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Human Anatomy, Physiology, and Medicine. Anything human!

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Postby Mara » Fri Apr 25, 2008 5:57 am

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Last edited by Mara on Sun Apr 27, 2008 3:52 am, edited 1 time in total.
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Re: Feedback re: oxigen below sea level

Postby Darby » Fri Apr 25, 2008 4:55 pm

This has nothing to do with human biology - if your professor thinks it relates to high elevations, they're not thinking.

First of all, water holds much less oxygen then the atmosphere, and it holds more when cold. Oxygen also diffuses slowly through bodies of water, so there's no clear depth distribution (it's higher right at the surface and around plants, but otherwise distribution can be uneven, depending on currents, weather, all sorts of factors.

In the autumn of temperate zones, ponds "turn over": as oxygen-rich surface water cools, it becomes more dense and sinks; deeper water replaces it, picks up oxygen from the air, cools and sinks; when the whole pond is at 4 degrees C, the turnover stops (below that temp, water becomes less dense as it moves toward freezing). This means that at winter, before ice formation, oxygen levels are pretty much the same everywhere in the pond.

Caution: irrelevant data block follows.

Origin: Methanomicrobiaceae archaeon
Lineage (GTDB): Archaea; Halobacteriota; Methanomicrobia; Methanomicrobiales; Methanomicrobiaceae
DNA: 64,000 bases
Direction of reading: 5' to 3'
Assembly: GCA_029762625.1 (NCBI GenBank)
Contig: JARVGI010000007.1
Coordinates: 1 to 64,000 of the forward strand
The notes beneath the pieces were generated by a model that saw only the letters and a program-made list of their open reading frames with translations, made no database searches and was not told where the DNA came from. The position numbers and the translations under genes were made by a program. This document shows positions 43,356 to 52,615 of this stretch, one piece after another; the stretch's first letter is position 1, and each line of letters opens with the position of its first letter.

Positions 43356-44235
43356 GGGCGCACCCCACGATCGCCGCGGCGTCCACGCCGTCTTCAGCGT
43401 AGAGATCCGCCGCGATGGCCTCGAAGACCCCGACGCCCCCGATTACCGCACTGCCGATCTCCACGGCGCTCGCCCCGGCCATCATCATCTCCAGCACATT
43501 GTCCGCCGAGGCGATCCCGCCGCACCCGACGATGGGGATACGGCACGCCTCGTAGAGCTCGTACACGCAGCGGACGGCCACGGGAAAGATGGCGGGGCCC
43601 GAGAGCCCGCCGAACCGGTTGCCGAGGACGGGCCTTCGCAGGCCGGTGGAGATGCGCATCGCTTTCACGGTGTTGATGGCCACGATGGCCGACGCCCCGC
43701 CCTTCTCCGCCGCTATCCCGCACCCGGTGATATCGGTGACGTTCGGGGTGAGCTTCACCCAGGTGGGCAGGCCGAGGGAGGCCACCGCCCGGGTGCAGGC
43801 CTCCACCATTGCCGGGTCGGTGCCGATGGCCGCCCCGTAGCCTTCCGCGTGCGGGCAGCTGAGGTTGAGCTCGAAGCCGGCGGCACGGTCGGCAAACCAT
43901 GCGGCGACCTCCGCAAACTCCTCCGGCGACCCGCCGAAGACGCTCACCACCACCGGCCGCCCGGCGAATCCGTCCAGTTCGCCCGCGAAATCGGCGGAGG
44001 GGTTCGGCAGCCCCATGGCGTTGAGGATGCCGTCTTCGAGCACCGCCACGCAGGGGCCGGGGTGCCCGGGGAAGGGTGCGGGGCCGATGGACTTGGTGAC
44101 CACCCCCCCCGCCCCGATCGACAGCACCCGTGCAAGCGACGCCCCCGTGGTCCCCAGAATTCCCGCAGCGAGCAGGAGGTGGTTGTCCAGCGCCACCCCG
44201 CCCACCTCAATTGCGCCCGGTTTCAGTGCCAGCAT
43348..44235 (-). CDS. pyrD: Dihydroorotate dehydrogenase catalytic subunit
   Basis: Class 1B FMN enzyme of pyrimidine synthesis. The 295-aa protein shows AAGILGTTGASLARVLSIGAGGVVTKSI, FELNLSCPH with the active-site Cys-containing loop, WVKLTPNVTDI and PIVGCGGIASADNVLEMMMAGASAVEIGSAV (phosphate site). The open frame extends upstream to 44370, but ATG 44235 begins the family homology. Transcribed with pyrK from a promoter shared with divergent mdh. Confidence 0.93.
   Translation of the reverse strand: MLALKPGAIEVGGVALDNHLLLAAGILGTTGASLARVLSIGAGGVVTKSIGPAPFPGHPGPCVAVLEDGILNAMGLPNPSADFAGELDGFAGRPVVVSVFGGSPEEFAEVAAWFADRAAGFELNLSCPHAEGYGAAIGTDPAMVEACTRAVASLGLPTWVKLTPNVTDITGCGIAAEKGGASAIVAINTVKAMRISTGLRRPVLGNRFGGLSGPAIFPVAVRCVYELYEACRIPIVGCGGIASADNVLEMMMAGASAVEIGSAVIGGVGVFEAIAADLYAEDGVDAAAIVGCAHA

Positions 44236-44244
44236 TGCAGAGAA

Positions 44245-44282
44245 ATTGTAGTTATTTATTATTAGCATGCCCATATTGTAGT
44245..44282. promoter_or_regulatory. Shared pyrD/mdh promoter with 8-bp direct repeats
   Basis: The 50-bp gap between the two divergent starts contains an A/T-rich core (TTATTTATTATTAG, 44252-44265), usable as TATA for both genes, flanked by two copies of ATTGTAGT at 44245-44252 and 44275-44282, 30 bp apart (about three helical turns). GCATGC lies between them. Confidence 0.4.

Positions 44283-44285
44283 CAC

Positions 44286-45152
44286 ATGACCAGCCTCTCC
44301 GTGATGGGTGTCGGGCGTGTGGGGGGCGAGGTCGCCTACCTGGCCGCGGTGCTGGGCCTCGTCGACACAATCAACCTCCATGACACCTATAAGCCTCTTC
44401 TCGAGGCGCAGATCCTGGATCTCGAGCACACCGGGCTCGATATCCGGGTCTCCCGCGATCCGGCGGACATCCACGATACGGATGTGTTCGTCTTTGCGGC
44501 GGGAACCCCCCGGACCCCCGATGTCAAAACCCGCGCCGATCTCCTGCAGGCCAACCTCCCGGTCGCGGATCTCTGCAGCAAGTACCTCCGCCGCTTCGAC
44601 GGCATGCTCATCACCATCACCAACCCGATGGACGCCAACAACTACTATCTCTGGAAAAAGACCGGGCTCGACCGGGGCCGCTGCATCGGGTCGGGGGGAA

I very much doubt that's the answer your professor is expecting, but it's the answer.
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Re: Feedback re: oxigen below sea level

Postby boostar » Sat Apr 26, 2008 12:34 am

Well I can't give a very good answer, but I used to have a fish pond (relatively deep) and the goldfish almost always stayed at the bottom - unless they came up to eat... maybe that is of some help?

My guess:
If the water at the top is the hottest (simple chemistry), then the top of the water should hold the least amount of oxygen. (typical solubility laws for most gases)
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Postby mith » Sat Apr 26, 2008 1:09 am

But the top is also in contact with oxygen rich air.
Living one day at a time;
Enjoying one moment at a time;
Accepting hardships as the pathway to peace;
~Niebuhr
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